Iran nuclear facility at ArakWe don’t live in a perfect world, and the Iran nuclear agreement is not a perfect deal. There’s also an old principle in negotiations that goes something like this: People who are not at the table think they are better negotiators than those around the table. We’ve been hearing that posturing in the news about the agreement, and on talk radio. Of course the deal deserves to be debated, and honest people are going to disagree about it. Fortunately, with the signing of the agreement (July 14), its details can be found on the Web, and U.S. Secretary of State John Kerry, and others who have actually been at the table, are now out and about everywhere explaining the deal.

As someone who has been writing about U.S. – Middle East relations for many years, and who believes that diplomacy is better than weapons of war, here are seven reasons why I think the nuclear agreement with Iran will make the world a little safer. And that’s a good thing.

(1) It is very telling that President Obama and respected, high-level supporters of the deal – including two dozen U.S. generals and not a few high-profile Israelis, not to mention those who negotiated the deal – have been much more publicly forthcoming about its risks and vulnerabilities than many of its detractors have been about its benefits and substantial achievements. (There are, however, sensible critics of the deal. They do not decry the deal in toto. Rather, they acknowledge its value, while arguing, for instance, to shore up vulnerabilities in the deal and thereby strengthen the agreement.)

(2) This is not an agreement between the United States and Iran. And multilateral diplomacy is not in the same ballpark as trying to settle an argument with your neighbor, or plan the next family vacation with your spouse, or negotiate with the prospective buyer of your house to clinch the sale, or hammer out a difficult new policy on the library board. This is about negotiating nations. At the table are China, France, Russia, the United Kingdom, and the United States; plus Germany. (The so-called P5+1.) Six world powers; five are permanent members of the UN Security Council. Plus Iran.

To hear some people talk, it’s as if the United States has some sort of magnetic hold on China, France, Russia, the U.K., and Germany that can move them withersoever it wills. That’s crazy thinking. Those five sovereign international stake holders, plus Iran, all brought to the process their own national and security interests. All of that went into the mix, tumbled around, and was determinative of outcomes – from the pre-negotiations that got them all to the table in the first place, to securing agendas and procedures, to the actual talks, to the publicity and the deadlines, to the signing of the agreement. It was a huge achievement. With Iran’s national and security interest pulling against the P5+1, and because this was true at times even among the P5+1 nations, none of those outcomes was guaranteed.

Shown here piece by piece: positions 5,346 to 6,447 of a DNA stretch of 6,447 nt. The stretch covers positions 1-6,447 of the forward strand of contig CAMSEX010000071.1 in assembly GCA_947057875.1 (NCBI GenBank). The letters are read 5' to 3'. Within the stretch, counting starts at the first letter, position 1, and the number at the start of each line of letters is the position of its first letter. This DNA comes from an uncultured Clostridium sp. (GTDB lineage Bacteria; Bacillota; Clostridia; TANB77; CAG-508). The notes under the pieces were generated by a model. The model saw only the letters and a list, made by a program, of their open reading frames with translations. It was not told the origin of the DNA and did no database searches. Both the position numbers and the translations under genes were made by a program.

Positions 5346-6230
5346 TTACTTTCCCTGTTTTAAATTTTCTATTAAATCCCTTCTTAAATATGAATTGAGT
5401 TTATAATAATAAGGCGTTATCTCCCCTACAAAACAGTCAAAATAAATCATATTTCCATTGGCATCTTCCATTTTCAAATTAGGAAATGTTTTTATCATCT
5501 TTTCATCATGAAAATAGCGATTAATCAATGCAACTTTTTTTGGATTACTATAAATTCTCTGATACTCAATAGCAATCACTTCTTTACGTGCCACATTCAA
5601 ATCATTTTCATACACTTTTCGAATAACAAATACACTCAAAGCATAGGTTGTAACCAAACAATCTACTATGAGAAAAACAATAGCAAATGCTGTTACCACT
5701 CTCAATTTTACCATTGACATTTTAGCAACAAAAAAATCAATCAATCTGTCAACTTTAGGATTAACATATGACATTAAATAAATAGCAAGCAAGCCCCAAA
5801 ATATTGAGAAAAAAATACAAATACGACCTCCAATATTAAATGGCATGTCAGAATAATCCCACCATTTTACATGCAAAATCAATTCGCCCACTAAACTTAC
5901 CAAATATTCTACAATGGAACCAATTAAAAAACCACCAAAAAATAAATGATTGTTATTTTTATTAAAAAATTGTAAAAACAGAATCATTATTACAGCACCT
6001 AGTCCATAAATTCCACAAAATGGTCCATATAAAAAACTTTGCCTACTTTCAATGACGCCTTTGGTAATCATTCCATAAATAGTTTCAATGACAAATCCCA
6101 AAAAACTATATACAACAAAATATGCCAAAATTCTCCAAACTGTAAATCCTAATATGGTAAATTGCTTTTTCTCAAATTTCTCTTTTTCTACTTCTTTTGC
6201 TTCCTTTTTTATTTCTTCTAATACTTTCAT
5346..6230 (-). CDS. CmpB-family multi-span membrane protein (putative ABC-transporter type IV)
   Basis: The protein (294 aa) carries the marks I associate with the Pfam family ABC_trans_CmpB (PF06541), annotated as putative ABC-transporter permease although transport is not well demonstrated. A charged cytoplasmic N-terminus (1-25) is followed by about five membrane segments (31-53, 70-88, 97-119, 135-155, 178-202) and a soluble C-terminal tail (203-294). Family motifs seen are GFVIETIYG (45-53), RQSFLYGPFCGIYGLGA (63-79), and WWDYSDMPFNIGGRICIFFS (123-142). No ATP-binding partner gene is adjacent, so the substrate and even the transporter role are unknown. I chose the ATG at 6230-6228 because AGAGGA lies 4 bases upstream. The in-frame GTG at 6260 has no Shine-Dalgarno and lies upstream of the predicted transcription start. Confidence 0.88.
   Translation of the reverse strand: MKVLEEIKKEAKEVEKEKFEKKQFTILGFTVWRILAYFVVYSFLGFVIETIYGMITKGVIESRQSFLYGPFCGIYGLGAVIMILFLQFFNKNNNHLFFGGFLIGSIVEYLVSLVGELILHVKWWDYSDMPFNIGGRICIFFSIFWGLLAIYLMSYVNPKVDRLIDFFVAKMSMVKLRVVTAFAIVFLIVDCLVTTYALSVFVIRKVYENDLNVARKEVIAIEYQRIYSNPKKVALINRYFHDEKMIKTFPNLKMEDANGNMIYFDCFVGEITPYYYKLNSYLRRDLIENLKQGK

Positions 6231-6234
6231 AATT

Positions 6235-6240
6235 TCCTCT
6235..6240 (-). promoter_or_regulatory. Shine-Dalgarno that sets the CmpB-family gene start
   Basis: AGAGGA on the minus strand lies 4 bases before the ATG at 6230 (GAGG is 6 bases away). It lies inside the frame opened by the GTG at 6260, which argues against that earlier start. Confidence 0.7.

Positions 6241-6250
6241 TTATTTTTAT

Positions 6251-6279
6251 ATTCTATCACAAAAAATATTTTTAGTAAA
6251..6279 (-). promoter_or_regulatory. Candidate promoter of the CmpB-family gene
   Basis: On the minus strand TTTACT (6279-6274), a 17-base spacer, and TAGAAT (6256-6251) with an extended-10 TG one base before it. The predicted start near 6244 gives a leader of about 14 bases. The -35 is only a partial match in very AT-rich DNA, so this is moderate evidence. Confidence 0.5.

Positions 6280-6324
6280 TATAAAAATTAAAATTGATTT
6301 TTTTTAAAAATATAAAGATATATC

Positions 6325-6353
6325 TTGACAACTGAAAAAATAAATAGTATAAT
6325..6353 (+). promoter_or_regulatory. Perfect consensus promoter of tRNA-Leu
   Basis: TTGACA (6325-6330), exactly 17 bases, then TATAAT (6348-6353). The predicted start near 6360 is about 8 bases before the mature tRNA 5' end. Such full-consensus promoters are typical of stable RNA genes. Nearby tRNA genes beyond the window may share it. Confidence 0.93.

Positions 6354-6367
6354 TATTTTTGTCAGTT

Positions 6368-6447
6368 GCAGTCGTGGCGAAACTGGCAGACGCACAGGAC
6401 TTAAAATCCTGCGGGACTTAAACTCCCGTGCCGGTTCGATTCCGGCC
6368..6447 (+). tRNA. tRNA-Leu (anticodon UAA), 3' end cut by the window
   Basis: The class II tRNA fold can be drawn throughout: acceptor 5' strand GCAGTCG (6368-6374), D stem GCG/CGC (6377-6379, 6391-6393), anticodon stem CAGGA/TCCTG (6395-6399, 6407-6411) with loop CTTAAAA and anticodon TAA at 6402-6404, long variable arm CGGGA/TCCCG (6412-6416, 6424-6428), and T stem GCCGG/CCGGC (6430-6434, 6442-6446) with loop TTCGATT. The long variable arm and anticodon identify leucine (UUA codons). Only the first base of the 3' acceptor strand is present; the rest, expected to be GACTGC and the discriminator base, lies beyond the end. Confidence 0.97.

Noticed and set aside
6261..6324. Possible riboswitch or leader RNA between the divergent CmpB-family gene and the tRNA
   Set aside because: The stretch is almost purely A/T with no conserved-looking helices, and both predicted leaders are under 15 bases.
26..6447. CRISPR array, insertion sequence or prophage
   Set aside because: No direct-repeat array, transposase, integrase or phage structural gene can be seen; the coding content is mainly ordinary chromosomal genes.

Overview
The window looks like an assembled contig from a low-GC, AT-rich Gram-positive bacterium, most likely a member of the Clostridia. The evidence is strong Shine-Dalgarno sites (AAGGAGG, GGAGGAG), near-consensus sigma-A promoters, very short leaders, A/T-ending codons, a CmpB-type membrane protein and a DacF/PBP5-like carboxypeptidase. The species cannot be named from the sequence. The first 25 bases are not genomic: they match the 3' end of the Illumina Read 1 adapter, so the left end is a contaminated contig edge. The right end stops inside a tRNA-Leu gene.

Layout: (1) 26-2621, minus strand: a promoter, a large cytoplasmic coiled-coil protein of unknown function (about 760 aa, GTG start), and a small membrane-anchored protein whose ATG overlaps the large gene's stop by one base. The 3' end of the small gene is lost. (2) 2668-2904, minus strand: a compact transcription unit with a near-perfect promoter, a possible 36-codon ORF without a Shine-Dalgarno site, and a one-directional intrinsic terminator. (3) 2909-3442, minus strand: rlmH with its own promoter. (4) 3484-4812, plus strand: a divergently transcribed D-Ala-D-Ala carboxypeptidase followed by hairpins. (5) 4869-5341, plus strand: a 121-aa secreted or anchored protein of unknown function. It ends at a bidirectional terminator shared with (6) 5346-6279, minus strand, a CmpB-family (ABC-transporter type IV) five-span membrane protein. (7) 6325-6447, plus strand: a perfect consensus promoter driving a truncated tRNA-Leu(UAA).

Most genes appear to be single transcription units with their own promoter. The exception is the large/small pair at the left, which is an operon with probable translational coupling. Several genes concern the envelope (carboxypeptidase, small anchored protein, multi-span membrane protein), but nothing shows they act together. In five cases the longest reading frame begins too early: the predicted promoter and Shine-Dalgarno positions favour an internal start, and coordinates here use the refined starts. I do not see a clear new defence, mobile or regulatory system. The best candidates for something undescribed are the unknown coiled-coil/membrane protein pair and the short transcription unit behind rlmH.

(3) The deal should be seen as vital in the (still ongoing) diplomatic recovery of the United States. The path to recovery has been long and tedious and necessary, due in no small measure to the severe damage inflicted on America’s reputation by the Bush administration’s imprudent snub of Tehran’s diplomatic reach-out to Washington in the spring of 2003. The recovery has taken more than a decade and a new approach to U.S. foreign policy in the Middle East, especially toward Iran, and led by a White House that is willing and able to talk, really talk, to adversaries (not make absolutized demands as preconditions for talks).

Iran uranium conversion plant at IsfahanIf, as many of its detractors want to see happen, the United States walks away from the Iran nuclear accord – which the seven nations’ emissaries have worked tirelessly, in sickness and in health, to forge – it will miserably depress the diplomatic recovery and U.S. credibility will suffer terribly in the international community. America’s good faith will be called into question, big time, and that would usher in an era of international relations that will not be good for Americans or for the rest of world.

(4) Diplomacy and negotiations are better than weapons of war. It may surprise many Americans to know that conservative Republican foreign policy toward the Middle East has been adjusting and adapting itself to the discredited political ideology of neoconservatism that was prominent in White House policymaking decisions about the Middle East during the first term of the George W. Bush administration.